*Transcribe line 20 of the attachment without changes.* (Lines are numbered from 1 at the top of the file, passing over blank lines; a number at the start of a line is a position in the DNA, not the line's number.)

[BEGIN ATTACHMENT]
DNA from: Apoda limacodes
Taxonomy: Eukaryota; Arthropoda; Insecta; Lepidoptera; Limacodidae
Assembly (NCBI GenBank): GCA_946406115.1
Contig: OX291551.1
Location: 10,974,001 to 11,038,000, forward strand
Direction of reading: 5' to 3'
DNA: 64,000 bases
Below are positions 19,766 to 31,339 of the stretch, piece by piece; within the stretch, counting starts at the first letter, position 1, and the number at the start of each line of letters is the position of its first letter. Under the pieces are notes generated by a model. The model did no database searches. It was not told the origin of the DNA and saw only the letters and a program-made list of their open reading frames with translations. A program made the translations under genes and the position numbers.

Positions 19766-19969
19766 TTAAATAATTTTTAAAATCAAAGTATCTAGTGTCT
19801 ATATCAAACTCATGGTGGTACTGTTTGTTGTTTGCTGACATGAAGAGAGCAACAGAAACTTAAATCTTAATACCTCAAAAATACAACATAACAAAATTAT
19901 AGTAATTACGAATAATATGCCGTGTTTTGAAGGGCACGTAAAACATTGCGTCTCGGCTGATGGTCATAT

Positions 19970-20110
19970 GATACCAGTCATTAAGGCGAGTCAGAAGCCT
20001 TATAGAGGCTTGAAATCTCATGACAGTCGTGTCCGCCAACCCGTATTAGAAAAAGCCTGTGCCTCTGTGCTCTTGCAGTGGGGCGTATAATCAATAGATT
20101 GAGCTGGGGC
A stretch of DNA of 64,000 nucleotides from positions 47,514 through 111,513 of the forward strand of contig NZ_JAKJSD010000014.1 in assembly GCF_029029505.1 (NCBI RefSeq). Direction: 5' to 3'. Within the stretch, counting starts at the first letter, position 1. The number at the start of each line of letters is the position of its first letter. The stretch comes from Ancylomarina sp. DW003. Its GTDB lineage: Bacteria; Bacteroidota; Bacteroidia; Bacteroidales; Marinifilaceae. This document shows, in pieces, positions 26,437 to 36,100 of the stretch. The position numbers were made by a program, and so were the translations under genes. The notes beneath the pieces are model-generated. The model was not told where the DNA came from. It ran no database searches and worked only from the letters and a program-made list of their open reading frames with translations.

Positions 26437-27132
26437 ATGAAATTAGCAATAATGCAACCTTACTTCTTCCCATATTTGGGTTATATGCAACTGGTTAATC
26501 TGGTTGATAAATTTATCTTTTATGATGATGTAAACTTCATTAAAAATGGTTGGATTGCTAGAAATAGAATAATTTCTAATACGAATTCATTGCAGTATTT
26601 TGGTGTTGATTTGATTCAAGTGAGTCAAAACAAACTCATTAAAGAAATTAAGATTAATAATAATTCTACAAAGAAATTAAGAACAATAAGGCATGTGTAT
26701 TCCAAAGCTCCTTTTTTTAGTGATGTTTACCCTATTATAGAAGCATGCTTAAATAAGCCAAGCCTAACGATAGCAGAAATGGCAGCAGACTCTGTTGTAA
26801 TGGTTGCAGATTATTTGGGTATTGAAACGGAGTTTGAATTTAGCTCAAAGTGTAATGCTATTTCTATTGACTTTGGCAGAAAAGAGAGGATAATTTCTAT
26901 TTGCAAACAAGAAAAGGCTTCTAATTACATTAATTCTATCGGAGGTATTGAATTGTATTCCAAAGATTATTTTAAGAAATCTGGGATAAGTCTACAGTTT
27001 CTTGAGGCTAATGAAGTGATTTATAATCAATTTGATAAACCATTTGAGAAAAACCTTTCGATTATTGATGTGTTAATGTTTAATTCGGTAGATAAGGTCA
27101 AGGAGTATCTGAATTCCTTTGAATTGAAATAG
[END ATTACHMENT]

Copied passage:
26501 TGGTTGATAAATTTATCTTTTATGATGATGTAAACTTCATTAAAAATGGTTGGATTGCTAGAAATAGAATAATTTCTAATACGAATTCATTGCAGTATTT